Quartzite Countertops

Deep inside the earth, extreme pressure and heat transform sandstone into quartzite. This natural stone countertop is resistant to stains, etching, and heat, making them an almost maintenance-free countertop. Quartzite is less porous and denser than many other types of natural stones. Depending on the application site, quartzite may not need to be sealed or may not need to be sealed very often.

Quartzite has a Mohs Hardness rating of seven, making it harder and more durable than granite. Many homeowners prefer quartzite because it offers a variety of looks. Whether you are looking for a white countertop with minute flecks of color or a bold and beautiful countertop with gold veining, you can find just what you are looking for with quartzite countertops.

 

Quartzite Countertop Finish Options

Quartzite is offered in a variety of finishes. Each type of finish creates a different look and feel in your kitchen or bathroom. When deciding on the countertop finish option that you want, you should consider how you will use your countertops, the overall design of your home, and how much light you want to be reflected back into your space.

  • Polished Quartzite – A polished finish is created by sanding the surface with finer and finer grit sandpaper until the surface has a glossy appearance. Polished quartzite increases the color emphasis of the stone and makes the veins pop. In addition to this, a polished quartzite countertop reflects light back into the room better than other finish options.
  • Honed Quartzite – A honed finish is created by sanding the surface of the quartzite; however, the sanding ceases once a smooth, satin finish is reached. Honed quartzite countertops are typically lighter in color and have a flatter appearance. Honed countertops offer minimal light-reflective, and the background and vein coloring are reduced.

Both finish types have wonderful benefits. If you want a bright area that looks pristine, you may want to choose a polished finish. Conversely, if you are worried about scratching or etching a honed surface may be a better choice.

No matter which finish you choose, there are measures that you can take to reduce the risk of scratching and etching. For example, using a cutting board and never sliding heavy items across the countertop can reduce the risk of scratches. The risk of etching can be reduced with a high-quality quartzite sealer.

A sealer also helps reduce the risk of staining; however, there are no sealers that can guarantee your countertop will not stain. Spills still must be cleaned up when they occur. A polished countertop does offer a little more stain resistance than honed countertops. Unlike a honed surface that has open pores and is more susceptible to stains, polishing closes many of the pores in the stone and provides a natural barrier to stains.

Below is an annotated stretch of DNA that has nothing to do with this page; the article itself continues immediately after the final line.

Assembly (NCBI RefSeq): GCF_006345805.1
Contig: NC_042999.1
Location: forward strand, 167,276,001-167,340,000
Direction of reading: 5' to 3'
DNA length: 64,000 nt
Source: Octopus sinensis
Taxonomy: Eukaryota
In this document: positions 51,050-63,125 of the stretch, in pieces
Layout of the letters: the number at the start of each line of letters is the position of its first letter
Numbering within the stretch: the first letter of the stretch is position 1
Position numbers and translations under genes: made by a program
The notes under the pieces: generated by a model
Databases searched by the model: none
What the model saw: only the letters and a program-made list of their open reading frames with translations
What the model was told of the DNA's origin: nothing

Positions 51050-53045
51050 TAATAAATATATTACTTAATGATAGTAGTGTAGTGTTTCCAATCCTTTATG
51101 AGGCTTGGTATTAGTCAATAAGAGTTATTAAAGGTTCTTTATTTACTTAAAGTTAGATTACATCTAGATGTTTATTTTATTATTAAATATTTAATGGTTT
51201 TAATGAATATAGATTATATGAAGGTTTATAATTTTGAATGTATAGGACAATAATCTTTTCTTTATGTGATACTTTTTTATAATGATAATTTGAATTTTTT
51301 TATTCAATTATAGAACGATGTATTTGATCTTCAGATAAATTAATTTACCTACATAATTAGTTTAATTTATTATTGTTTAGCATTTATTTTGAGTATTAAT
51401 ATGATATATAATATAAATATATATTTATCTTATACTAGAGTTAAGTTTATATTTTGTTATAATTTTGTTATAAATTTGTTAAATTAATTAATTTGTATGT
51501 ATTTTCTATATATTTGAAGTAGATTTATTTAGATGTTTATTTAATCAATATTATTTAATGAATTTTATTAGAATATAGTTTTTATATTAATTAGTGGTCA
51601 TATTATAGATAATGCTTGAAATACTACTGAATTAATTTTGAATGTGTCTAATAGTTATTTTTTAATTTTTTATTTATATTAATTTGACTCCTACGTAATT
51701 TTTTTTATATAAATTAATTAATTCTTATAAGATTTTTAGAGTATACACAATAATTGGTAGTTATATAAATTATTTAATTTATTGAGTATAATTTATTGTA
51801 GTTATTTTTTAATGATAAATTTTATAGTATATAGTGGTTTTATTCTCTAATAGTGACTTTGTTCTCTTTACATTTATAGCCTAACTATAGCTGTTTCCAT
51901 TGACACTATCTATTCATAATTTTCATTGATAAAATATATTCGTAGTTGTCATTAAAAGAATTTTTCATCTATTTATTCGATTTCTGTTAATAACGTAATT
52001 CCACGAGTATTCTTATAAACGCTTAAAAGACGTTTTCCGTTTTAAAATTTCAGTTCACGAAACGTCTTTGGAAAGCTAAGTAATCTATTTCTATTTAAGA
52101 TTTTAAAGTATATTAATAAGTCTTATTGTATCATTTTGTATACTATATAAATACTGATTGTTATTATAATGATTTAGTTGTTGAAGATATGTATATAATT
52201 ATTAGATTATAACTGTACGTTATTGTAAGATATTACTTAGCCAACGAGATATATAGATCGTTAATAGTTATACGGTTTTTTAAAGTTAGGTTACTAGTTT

Edge Profile Options for Quartzite Countertops

Quartzite can be cut into a number of edge profiles. The edge profile that you choose can change how the countertop looks and feels. For example, an ogee edge profile creates an elegant and classical look. This edge pulls the eye to the edge, where the contrasting colors are more pronounced. Ogee edge profiles are great on rounded and organic shapes in the kitchen and bathroom.

Waterfall edge profiles are very popular in contemporary kitchens. The waterfall edge is typically done on kitchen islands; however, they can also be done at the end of the row of cabinetry. With this edge profile, the countertop extends to the floor, creating a bold statement.

The triple pencil edge produces a thicker edge and is best when coupled with bold design elements like heavy cabinet hardware, attention-grabbing light fixtures, or dark-colored countertops. The polished standard countertop works in traditional and contemporary homes. This classic shape features a flat front. Polished standard countertop edge profiles allow your countertops to blend in seamlessly, allowing you to accent your favorite dishes, appliances, etc. on your countertops.

 

Pros and Cons of Quartzite Countertops

Quartzite is a beautiful natural stone that is an excellent alternative to marble countertops. The colors and veining present in quartzite are similar to marble; however, quartzite is much more durable than marble. Quartzite countertops and backsplashes are beautiful in the kitchen and bathroom. Yet, these countertops also have a few disadvantages that should be considered when shopping for countertops.

 

Advantages of Quartzite Countertops

  • Beautiful Like Marble – If you love the look of marble countertops but do not want the upkeep of marble, you will love quartzite countertops. Quartzite does not require the maintenance and upkeep that marble requires.